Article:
beam splitter needed to be adjusted each time the zoom of the microscope
was changed. This is because the focal point of the projection system needed
to be changed in accordance to the magnification being viewed by the user.
Finally, the projected image presented a double image when viewed (shown
in Figure 5), which was a result of the beam splitter having two reflective
surfaces.

B.2

Camera Port Attachment

As the project progressed, we were able to spend more time learning about the
internal optics used in the microscope and to get more comfortable adjusting
various parts of the system. At one point we experimented with manipulating
the set of mirrors used by the camera port in such a way so that they reflected
light in a direction of our choosing. This allowed us to change that part of
the microscope which was only initially used for capturing images so that it
could actually input a light source to be viewed by an eyepiece.
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MAY1607

Figure 5: Image produced by the objective lens design as seen through


eyepiece.
Once this development was made, we decided to pursue it as our second
method of design for the project. At this point we determined all of the
necessary changes to be implemented for the new system. This list included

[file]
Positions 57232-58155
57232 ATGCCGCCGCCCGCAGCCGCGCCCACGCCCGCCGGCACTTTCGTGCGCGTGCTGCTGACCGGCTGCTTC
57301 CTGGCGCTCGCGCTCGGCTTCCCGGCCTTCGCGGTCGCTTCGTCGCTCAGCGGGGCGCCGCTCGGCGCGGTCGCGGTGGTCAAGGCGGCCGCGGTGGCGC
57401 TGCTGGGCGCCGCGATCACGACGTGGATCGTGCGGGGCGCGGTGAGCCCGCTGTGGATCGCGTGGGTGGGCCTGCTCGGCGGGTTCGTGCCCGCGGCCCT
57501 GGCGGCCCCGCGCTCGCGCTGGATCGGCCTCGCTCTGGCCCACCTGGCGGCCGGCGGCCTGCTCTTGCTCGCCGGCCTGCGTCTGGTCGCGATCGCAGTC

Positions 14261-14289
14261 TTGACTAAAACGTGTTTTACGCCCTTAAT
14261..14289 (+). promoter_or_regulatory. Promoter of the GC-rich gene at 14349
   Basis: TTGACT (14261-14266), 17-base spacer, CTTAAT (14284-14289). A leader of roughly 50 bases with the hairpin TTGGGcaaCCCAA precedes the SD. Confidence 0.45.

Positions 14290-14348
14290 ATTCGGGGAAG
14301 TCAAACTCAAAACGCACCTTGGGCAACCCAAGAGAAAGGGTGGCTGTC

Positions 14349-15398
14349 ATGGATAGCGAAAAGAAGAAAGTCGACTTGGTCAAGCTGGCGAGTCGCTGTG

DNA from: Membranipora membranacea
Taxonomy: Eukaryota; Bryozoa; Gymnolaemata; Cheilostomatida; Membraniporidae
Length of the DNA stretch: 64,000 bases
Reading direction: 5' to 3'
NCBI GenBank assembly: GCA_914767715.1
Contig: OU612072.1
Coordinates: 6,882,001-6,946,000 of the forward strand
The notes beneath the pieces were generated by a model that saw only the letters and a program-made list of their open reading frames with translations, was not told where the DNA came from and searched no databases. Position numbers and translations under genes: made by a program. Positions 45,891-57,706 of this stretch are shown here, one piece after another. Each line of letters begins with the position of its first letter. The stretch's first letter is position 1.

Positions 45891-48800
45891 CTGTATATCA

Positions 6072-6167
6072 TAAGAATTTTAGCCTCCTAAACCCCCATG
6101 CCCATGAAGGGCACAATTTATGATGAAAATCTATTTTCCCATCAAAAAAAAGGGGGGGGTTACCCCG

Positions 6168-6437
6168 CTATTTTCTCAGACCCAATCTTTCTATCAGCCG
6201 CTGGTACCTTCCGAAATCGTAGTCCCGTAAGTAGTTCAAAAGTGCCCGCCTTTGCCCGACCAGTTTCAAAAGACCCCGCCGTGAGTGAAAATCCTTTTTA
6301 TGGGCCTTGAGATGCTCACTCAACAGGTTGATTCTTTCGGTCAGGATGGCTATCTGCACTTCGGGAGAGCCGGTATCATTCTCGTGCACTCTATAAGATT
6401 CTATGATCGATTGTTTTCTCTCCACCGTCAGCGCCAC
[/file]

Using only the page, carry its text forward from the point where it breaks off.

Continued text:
adjusting the camera port mirrors so that the image could be sent in a
direction of our choosing, redesigning the camera port hardware itself to allow
for easier input of images as well as to hold the project and other components
being used. We also knew that we would be able to change our beam splitter
implementation completely, swapping in a lens array for focusing because we
only needed to consider inserting the image as the camera port attachment
does not obstruct the central optics used by the microscope.
In order to enact these changes we employed a few programs in conjunction with the usual testing and experimenting that is the staple of this
project. One program which was vital to determining the optimal distances
used for the lens array that focused our image was WinLens 3D. This optical
simulation program not only allowed us to find those distances to be used,
but also to test the impact that various types of lenses and optical components had on our projected image. As shown in Figure 6, we went with a
three lens system after completing the testing process with that program.
We utilized one biconcave and two biconvex lenses with achromatic lenses to
correct for color aberration.
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Figure 6: Lens array schematic with dimensions optimized by WinLens 3D


software.
Another useful software tool was the 3D modeling program, Solidworks,
which was used to design two vital components for this optical integration